The Seventh Commandment: Do Not Commit Adultery
“You shall not commit adultery.” (Exodus 20:14; Deuteronomy 5:18)
When was the last time you turned on the television only to be confronted with people unashamedly committing adultery? When was the last time you listened to the radio only to confront lyrics promoting and glorifying adultery? When was the last time you looked at a magazine or newspaper (one that is otherwise relatively innocuous) only to find an article or an advertisement blatantly calling you to a sexual encounter outside of marriage?
Peter Leithart comments, “No commandment prickles more than the seventh. Many live by a creed of sexual autonomy: my body is my own, and my sexual desires, whatever they are, are normal and healthy. How dare the Lord—how dare anyone—interfere with my constitutional right to think and do and feel whatever I d*** well please? Can I have a little privacy, please?”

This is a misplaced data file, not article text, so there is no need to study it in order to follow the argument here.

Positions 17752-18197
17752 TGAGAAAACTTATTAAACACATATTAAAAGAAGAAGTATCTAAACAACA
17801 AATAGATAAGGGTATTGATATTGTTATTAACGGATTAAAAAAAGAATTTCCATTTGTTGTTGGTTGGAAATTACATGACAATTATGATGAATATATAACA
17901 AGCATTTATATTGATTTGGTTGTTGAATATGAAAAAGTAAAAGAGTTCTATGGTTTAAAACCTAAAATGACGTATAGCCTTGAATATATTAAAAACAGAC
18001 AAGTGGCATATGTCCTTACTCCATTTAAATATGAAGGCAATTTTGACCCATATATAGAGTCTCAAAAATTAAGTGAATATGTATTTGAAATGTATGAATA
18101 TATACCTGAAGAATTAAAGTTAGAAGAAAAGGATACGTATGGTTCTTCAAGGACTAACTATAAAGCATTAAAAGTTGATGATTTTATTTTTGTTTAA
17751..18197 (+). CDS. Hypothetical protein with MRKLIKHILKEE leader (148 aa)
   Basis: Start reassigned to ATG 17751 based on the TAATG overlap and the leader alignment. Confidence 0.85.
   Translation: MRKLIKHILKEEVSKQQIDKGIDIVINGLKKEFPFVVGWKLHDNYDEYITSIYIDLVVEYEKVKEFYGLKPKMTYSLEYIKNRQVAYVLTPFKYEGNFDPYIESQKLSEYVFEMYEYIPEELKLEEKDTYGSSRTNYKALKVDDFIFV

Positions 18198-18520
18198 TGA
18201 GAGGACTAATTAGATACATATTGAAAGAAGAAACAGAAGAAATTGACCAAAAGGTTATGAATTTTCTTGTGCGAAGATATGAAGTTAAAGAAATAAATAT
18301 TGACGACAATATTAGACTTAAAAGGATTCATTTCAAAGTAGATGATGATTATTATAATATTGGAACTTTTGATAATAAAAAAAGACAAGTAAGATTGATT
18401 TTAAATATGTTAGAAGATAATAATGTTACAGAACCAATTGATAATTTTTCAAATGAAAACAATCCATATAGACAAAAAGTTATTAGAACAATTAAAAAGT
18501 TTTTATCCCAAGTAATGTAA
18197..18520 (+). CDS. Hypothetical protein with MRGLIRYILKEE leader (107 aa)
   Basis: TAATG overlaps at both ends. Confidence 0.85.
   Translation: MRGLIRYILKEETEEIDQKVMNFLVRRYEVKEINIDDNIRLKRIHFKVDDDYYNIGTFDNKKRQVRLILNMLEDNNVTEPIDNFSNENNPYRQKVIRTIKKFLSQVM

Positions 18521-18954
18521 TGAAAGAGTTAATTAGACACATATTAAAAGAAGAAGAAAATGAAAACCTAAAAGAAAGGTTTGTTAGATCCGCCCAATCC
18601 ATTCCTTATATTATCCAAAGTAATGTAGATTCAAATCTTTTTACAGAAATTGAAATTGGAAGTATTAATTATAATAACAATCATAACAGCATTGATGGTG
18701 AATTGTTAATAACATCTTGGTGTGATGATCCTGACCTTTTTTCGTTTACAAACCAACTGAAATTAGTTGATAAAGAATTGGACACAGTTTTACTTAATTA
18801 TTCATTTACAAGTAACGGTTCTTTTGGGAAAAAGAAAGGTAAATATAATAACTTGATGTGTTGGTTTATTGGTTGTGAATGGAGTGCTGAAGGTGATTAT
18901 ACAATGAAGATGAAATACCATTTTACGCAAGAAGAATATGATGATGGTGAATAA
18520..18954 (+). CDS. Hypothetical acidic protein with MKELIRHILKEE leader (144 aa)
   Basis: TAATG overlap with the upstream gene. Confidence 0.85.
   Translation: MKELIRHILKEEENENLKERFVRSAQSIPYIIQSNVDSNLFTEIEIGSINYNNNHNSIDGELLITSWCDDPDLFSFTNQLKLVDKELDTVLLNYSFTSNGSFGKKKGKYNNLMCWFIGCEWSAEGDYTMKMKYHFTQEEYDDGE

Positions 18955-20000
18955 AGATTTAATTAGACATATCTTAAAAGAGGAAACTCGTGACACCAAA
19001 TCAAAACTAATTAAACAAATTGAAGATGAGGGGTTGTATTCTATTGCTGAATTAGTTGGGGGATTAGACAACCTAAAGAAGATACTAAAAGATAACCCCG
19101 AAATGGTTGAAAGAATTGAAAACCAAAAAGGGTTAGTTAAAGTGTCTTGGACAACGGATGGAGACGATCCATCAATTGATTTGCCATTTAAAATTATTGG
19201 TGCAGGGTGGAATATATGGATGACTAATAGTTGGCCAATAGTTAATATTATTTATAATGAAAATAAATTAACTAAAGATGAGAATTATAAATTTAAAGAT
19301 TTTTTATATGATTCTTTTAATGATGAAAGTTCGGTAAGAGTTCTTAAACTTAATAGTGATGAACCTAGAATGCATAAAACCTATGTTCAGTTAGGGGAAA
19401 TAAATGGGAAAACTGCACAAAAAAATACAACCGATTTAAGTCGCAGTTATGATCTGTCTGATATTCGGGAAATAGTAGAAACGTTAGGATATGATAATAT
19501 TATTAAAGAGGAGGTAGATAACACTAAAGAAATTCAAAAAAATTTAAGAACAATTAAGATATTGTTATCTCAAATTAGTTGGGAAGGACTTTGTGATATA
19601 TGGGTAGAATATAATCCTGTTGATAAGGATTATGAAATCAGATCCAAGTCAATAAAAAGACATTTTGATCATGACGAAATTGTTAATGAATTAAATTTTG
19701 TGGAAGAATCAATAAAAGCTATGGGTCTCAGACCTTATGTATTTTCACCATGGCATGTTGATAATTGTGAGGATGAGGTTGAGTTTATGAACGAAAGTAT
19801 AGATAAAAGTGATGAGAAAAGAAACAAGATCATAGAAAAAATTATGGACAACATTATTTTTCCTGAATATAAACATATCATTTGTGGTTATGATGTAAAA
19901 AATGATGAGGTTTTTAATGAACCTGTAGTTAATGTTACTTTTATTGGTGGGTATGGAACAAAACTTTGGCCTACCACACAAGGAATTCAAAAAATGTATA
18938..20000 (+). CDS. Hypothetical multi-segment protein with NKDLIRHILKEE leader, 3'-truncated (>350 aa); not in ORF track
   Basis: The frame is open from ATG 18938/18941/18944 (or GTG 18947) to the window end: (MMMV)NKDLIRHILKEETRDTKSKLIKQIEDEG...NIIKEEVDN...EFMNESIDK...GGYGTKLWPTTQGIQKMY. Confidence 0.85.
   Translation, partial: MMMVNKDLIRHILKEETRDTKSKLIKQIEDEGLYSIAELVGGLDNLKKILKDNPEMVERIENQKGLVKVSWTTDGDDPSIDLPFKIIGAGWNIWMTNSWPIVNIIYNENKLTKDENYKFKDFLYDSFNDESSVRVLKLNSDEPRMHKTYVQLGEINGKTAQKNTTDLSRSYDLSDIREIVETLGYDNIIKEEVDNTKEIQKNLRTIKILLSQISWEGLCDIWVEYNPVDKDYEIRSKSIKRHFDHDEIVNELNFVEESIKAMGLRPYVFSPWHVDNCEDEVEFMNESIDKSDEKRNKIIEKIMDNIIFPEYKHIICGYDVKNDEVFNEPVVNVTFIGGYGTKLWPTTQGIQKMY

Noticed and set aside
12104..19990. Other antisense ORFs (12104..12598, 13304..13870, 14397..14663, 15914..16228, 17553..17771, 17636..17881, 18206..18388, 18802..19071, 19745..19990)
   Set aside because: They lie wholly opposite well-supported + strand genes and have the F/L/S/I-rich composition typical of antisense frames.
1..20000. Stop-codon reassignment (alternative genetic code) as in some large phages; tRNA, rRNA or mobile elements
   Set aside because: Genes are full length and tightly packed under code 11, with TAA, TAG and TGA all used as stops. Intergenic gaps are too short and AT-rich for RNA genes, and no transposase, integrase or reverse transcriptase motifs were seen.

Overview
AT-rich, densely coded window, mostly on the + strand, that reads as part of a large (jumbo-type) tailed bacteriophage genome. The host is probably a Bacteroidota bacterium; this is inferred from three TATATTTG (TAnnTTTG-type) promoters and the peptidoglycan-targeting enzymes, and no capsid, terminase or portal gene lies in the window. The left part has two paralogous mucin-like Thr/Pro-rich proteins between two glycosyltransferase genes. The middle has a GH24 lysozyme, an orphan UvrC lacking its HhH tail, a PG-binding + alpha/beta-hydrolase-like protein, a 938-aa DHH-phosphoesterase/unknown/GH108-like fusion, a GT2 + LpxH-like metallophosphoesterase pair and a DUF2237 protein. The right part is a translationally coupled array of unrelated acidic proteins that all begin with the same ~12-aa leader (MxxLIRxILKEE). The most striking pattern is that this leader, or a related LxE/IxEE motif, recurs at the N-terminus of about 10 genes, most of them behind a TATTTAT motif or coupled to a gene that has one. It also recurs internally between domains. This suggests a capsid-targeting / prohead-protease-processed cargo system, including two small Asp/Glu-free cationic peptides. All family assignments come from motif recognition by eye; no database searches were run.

But for Jesus followers, faithfulness in marriage is not optional. In fact, God feels so strongly about faithfulness in marriage that the Old Testament punishment for adultery was death.
- Deuteronomy 22:24 – “you shall take both of them to the gate of that town and stone them to death.”
- Leviticus 20:14 – “both … must be burned in the fire, so that no wickedness will be among you.”
And it’s not just in the Old Testament that we find that strong warning against adultery. We read in 1 Corinthians 6:9-10, “Or do you not know that wrongdoers will not inherit the kingdom of God? Do not be deceived: Neither the sexually immoral nor idolaters nor adulterers nor men who have sex with men nor thieves nor the greedy nor drunkards nor slanderers nor swindlers will inherit the kingdom of God.”